By the time I did that third solo album, I'd finally learned how to do it, but I'd also learned that I liked being in a band.
I produced the Buckcherry album and I just finished a band called American Pearl on Wind-Up Records. That's Creed's label. They're pretty rocking. Now I'm looking for another band to produce.
I was really inspired while I was pregnant and I wrote a whole album for my baby. I wanted to write a kids album that didn't annoy parents. I used The Beatles 'Rocky Raccoon' as sort of a starting place for my writing.
Records have never really been my strong suit. I've always been a much better live act. I didn't understand the language of the studio. You sing differently in a studio. The language, the craft - it's just a whole different deal. I avoided the problem on my first record by doing a live album.
Typically, every 14 to 16 months, we're putting a new album out. To be honest, I wish it was slower.
I was an eBay addict before my first album hit big. I wanted to go on this tour of the world, so I started selling everything on eBay.
The Kyle who made 'Smyle' honestly has a little more conflict in his life. He has a little more weight on his shoulders. He feels like he has to make an album about something. It's a Kyle with duty, with a plan, with a responsibility.
I really love 'Mr. Rager.' I know the first album is incredible, but my favorite Kid Cudi album is the second one.
The name 'Light of Mine' came from how the album was conceived and what its purpose was in telling my story. I started making it at a time when I was, more or less, in a darker place than usual.
I try to make things as versatile as possible. Usually, you have to listen to one artist for a certain vibe and another artist to catch the next vibe. I want to make an album that has all of that in there.
The album 'Kelis Was Here' sucked the life out of me, and so I went off and studied to be a Cordon Bleu chef. What's great about food is that it's less about who you know and what you look like, and more about if you're any good.
I did make a solo album in my house when I was there. And because I was just afraid of flying, I wouldn't promote it, and I wouldn't tour. Actually, it wasn't a very good album anyway - it got buried underneath the pits of Hell, I suppose.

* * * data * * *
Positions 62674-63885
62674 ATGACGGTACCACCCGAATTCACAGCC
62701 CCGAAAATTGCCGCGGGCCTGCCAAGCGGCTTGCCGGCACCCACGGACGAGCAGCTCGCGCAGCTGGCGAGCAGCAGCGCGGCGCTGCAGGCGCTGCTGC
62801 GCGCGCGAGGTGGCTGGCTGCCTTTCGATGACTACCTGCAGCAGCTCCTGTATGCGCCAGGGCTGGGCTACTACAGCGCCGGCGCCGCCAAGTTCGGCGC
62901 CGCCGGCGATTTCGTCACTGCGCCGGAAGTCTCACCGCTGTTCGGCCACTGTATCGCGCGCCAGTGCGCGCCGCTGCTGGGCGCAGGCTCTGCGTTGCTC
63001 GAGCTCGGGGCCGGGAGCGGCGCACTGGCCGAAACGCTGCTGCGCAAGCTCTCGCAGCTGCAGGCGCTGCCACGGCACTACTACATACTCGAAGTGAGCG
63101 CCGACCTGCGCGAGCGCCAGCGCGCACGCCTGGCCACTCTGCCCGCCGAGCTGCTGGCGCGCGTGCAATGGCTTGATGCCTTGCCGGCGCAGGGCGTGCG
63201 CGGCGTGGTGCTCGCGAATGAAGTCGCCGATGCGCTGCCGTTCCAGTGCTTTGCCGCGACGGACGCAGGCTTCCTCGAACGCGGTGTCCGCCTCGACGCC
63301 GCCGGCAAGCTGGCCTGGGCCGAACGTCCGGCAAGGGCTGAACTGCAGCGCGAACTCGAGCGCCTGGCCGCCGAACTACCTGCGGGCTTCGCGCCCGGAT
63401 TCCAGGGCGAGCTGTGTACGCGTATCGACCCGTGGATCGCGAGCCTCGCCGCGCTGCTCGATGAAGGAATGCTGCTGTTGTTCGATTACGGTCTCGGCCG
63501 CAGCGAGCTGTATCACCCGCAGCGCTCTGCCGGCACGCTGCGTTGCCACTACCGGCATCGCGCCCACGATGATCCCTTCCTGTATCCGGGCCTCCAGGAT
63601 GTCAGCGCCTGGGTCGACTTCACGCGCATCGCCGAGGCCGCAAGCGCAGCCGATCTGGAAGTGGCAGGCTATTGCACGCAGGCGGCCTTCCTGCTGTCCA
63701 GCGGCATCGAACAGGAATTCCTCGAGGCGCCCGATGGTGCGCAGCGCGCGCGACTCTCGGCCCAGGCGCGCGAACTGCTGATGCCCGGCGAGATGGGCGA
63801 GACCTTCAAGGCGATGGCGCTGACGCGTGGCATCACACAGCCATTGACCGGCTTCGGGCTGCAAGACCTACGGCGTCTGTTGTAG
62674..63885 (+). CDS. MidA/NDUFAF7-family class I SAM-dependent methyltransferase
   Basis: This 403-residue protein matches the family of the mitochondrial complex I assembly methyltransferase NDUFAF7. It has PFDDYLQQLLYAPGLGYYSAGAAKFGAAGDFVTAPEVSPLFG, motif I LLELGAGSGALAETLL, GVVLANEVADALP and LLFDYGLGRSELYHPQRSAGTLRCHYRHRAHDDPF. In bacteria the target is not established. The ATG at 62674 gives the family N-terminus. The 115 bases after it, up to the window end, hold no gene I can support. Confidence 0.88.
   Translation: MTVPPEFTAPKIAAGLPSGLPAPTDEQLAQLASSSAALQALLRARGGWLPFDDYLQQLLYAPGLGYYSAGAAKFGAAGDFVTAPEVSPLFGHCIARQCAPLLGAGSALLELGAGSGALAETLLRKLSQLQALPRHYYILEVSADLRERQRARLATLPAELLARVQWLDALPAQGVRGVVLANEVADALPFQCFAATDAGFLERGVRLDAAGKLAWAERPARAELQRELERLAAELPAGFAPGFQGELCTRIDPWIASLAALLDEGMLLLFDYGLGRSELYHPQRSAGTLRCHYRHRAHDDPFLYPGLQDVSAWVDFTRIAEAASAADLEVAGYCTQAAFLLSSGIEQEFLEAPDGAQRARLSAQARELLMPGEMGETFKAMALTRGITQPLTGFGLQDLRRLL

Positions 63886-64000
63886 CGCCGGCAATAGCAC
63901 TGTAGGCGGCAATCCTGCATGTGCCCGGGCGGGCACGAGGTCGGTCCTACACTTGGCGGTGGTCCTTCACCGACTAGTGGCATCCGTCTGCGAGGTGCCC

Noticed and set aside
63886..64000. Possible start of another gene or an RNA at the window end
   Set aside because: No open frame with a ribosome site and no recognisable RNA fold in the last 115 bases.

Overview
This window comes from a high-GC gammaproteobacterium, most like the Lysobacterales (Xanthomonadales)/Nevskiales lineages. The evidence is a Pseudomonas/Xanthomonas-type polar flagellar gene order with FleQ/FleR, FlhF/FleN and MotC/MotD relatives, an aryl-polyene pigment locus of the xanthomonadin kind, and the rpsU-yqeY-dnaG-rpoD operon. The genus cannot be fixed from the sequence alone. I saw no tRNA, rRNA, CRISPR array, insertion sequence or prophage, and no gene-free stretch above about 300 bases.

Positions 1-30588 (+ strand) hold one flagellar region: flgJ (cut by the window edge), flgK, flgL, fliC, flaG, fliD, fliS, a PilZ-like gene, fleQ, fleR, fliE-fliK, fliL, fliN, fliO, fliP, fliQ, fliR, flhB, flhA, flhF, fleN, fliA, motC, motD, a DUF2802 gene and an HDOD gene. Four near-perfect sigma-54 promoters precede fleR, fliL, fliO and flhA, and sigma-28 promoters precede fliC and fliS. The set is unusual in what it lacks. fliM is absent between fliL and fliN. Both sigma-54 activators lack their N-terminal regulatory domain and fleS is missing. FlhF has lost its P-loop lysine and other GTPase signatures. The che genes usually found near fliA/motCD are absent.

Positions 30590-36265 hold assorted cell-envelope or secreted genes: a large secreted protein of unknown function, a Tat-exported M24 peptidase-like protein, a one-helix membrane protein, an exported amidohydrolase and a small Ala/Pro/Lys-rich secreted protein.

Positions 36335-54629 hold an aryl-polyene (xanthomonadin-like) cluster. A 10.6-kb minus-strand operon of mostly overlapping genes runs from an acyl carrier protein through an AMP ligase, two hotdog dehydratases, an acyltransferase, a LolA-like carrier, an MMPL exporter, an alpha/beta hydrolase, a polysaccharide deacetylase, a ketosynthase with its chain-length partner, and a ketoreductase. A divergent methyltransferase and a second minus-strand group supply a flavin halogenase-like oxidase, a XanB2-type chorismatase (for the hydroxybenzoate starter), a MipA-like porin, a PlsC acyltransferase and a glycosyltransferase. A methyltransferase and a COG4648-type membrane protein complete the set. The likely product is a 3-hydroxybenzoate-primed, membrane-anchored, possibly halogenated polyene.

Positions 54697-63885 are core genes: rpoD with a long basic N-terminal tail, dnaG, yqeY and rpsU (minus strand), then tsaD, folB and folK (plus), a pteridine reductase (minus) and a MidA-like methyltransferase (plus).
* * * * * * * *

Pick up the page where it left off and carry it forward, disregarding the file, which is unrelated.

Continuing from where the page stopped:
I'd been virtually doing nothing in the country in 16 years of being a retired lady. Being busy walking my dogs - actually not doing anything very constructive. I made one little solo album in my garage.
I wouldn't think a blues album would be that commercially successful, but I don't really care. I'd do it for the love of blues, not for the money. I've got plenty of money.
'Lonerism' is such an insular, detached album.
I love the Beatles, but I don't listen to them at all regularly. Most of my friends are bigger Beatles fans than I am. I respect them, and I love them - 'Abbey Road' is probably one of my favorite albums, but I don't think I've ever listened to the 'White Album' the whole way through.
I've always argued that all Tame Impala melodies are pure pop. It's just that 'Lonerism,' for example, is a completely rumbling, fuzzed out psychedelic rock album. But for me, it was just pop music produced the way that I like to produce it.
Tame Impala has two lives. One is the album, which is like a producer, and the other life is like a band: more of a live incarnation where we're basically a covers band for the albums that I produce.
It's largely a misconception that Tame Impala is a band. We play as a band on stage, but it's really not how it is at all on the album. The album is just me.
I've always been of the idea that is doesn't really matter where you are geographically - with 'Lonerism,' we made half the album in Australia, half the album in Paris.